Gillian Marchenko is serving as our guest blogger this Spring. Her new book, Still Life; A Memoir of Living Fully with Depression publishes in May and her work has appeared in numerous publications including Chicago Parent, Today’s Christian Woman, Literary Mama, Thriving Family, and MomSense Magazine. Her first book, Sun Shine Down, was published in 2013. She lives near St. Louis with her husband Sergei and their four daughters. Connect with her through her Facebook page.
Depression has been defined as the loss of hope. For a lot of us battling this illness, hope simply doesn’t exist. The future can be daunting when another painfully numb day looms ahead. Through my years of therapy for depression, I’ve acquired some strategies that help me hope in the future more often.
- Break the future down into ten minute increments. Catastrophic thoughts are a cornerstone of depression. I don’t wonder how my child is doing walking home from school. I decide she has been hit by a car and that I will never see her again. Negative thoughts make the future a very scary place. A therapist once told me that instead of obsessing about the future, I should try to live my life ten minutes at a time. It isn’t healthy to think way down the road if it only contributes to paralyzing depressive symptoms. Ten minute increments is a starting point. It can help me use what little energy I have positively instead of worrying about how I’ll manage this coming summer when all four of my children will be home every day.
- Go back to the basics. I am often preoccupied with battling negative thoughts in my head and attempting to live minute by minute with throbbing pain. How does one live ten minutes at a time? I had no idea, so I decided to go back to the basics of my life. Set a timer and take a shower. Make the bed and brush my teeth. Go outside and take a walk around the block even if I hate every second of it. For someone with depression, simple activities can be incredibly difficult. Doing something basic for a short time pushes us into the future whether we like it or not, and surprisingly, it may provide a little relief from our guilt of not doing anything at all.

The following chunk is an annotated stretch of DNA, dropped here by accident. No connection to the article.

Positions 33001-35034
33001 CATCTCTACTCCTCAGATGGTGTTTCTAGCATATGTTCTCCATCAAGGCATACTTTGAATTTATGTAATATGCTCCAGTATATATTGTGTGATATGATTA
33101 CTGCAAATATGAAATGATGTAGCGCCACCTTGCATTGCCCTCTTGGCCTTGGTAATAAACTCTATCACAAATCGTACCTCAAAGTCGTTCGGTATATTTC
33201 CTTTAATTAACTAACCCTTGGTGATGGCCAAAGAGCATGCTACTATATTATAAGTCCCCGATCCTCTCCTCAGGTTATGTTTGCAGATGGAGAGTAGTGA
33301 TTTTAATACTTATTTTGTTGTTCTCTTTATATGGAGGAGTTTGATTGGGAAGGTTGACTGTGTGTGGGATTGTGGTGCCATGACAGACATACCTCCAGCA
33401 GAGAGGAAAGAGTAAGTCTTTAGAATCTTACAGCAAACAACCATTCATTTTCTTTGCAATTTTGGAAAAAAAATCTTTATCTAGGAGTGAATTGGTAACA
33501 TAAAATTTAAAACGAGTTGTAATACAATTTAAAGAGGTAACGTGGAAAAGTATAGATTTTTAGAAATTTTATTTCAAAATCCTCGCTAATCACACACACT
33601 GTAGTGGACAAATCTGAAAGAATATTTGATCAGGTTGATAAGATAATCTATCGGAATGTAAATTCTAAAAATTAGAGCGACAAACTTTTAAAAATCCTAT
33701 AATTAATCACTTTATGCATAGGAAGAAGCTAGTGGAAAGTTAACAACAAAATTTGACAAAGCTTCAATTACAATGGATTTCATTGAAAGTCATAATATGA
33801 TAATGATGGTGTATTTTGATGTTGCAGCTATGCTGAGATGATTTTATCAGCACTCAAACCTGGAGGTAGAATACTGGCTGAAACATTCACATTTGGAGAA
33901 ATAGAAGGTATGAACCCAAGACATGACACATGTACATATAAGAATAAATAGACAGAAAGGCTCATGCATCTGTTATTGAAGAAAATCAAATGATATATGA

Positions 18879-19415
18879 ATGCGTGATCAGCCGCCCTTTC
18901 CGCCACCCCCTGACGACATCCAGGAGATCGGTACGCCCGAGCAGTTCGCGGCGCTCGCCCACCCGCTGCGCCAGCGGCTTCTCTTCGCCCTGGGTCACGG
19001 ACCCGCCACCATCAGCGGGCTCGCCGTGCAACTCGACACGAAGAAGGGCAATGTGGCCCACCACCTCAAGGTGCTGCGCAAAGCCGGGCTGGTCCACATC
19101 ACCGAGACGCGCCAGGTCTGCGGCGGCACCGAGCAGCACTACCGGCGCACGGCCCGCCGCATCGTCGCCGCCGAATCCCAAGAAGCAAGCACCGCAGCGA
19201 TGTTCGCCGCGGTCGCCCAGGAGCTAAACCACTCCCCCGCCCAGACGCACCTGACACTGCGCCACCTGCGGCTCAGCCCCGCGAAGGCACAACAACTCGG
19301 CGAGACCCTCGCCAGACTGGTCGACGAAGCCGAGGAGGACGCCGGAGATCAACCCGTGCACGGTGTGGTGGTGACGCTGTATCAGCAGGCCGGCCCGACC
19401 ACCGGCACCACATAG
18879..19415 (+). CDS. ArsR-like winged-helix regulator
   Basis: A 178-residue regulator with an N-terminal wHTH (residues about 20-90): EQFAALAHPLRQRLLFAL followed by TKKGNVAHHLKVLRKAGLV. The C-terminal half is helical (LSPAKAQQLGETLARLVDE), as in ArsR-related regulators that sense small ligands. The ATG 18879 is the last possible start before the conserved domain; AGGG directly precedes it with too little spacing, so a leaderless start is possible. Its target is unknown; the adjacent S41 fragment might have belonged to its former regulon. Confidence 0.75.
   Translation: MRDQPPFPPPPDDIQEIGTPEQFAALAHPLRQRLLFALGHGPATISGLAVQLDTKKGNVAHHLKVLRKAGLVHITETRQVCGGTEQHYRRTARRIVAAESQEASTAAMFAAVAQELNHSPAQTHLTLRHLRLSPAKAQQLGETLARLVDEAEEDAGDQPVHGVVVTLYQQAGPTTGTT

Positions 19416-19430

- Don’t think. Just do. I used to wake up in the morning and try to decipher how I felt. What was I thinking when I opened my eyes? Did my body ache? How heavy was the darkness? My most recent therapist, a cognitive behavioral therapist, encouraged me (when able) not to fall into that trap. Don’t think right away. Just do. I try not to allow myself to think about how I feel before accomplishing a few small tasks. These tasks may last for five minutes or an hour, but doing is essential. Focusing on my environment instead of myself has proven to be a healthier way to start my day.
- Make lists. If your brain (like mine) is often cloudy and you are stumped as to what you should do, make a list of options for the morning, or for ten minute increments, or for any other time of the day you might be able to tackle. Write down specific activities. I find it also helps to write down a few of my favorite Bible verses and other pieces of advice I’ve received from my therapist so if my anxiety rises too high before I can catch it, or if my depression trips me into a new pothole, I can pull out my lists and either read something over and over while doing some deep breathing or to attempt to do instead of think.